Tuesday, October 11, 2011

Refrigerate after opening...

One thing I've always wondered about is how much less perishable rifle skills seem when compared to pistol skills. I get to shoot rifles past fifty yards maybe once or twice a year, and even if I'm no longer the rifle shot I was when shooting 3-position smallbore in college, I can usually manage to avoid beclowning myself.

Go a couple months without going to the pistol range, however, and I might as well take one of those remedial courses where the instructor gets up in front of the class and begins by identifying the end from which the bullet emerges. (Thankfully, I got in plenty of range time over the last month or two, plus that ToddG class was still fresh in my head, so I didn't look like an idjit shooting in front of people this weekend.)

16 comments:

Tango Juliet said...

It's simple. The trigger finger is closer to the brain when firing a long gun.

Jeesh! I thought everybody knew that!

:)

Bram said...

Yep - I can be back down to small groups after a dozen shots with a rifle. I have never consistently put in the time with a pistol to get to that level.

Cormac said...

I had a loooooooong gap between range trips and discovered a wicked bad flinch... fortunately, an old buddy from high school is a 'smith and instructor at one of the local ranges.

The flinch was gone after two visits (and having to be coached on all the fundamentals that I'm already supposed to know).

Bubblehead Les. said...

I've never worried about looking like an Idiot at the Range to others. Just as long as I'm being Safe, the only facts I have to deal with are my own Shooting Skills, and any Malfs that might occur.

But having said that, that does free up my Mental State to REALLY give myself a good Butt Chewing for not Shooting as well as I should.

Of course, that does mean if the Range/Environment/Guns/ Gear and Ammo are fine,
who do I have to blame but myself?

I call that "Incentive."

Goober said...

Pistols by their nature are less forgiving. You have to be more precise with a pistol at 50 feet than you do with a rifle at 50 yards - to a point. Once you get out past about 350 yards with a rifle, it becomes a whole different ballgame. I have to shoot my rifle a lot to stay up to snuff on the distance shooting, and if I go for more than a couple of months, it takes me a few to hit the gong at 1,000 yards. So I think it is just a matter of precision. You shoot pistols at what are typically considered to be their maximum effective range all the time. 25 yards or so... If you did that with a rifle, it would be 400, 500, 600 yards, out to 800 plus depending on the rifle. If you shoot a rifle at maximum effective range all the time, like you do with a pistol more or less every time you go out, you'd be having trouble hitting the target with the rifle, too.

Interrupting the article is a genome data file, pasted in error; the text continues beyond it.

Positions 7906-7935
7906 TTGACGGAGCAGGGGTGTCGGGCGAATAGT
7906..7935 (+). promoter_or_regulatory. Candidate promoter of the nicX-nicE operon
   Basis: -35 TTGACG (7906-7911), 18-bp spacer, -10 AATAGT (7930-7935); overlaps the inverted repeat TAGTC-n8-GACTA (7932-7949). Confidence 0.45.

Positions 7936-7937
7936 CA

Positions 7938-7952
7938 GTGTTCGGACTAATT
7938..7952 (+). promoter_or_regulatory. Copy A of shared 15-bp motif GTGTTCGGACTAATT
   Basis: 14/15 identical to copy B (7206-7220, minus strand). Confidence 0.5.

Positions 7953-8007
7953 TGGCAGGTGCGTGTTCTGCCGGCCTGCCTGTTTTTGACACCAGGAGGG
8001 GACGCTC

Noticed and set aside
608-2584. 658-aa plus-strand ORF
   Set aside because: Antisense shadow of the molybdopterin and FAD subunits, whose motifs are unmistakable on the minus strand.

Bram said...

Good rifle shooting is based on form. Remember your form and you are back. Pistols are more muscle memory and feel that only come from practice.

Joe in PNG said...

After two years of non shooting, I kind of dread to see just how badly my own skills have degraded.

Anonymous said...

As I tell folks at the Appleseed Clinics, dry firing using the proper steady hold factors and the 6 steps to firing the shot is cheap and effective practice.

DirtCrashr said...

My 200-yard riflery goes to hell and I drop from 420's to 380's if I miss two months - mainly offhand, but the the 8 and 9-ring suffers when I want to punish the X-ring.
I dunno about you pistoleros with the arms held out like that...

Davidwhitewolf said...

@Les,

That's a pretty $wangkee point of view you've got there. Just sayin.'

Keads said...

Uh, Tam, if you ever feel the need again I teach the class explaining which end the bullet emerges from! Doing it this weekend BTW.

I can give it to you gratis, but based on what I have read over several Blogs, you don't need it right now =) In fact perhaps you can tell me sometime?

Old NFO said...

Um... Having watched you shoot this weekend, methinks you protest a bit too much... :-)

Crustyrusty said...

I don't have any pistol skills to degrade, so I ain't worried about it.

Justthisguy said...

Fortunately for me, I have found that some band nerd skills transfer to handguns. Particularly, the parts about moving some fingers and not others.

I very very rarely get to shoot my hand-pieces, but when I do, I and the other people are pleasantly surprised at how well I did.

By, "well", I mean "not utterly abominable", of course.

In the United States services, cooks, bakers, and bandsmen are considered to be the last-ditch defense, when all else has failed.

As I wrote to The Donovan the other night,

"Clarinets! Rally to me! We still have a chance!" (even though the saxophones have already deserted, and don't get me started about those...)

Justthisguy said...

I have some more anti-saxophone hate in my spleen, but I think I'll save it for my own blog. There is, however, a reason why lots of leases used to have a saxophone clause in them.

Ryan said...

Personally I have found pistols to be a lot less forgiving.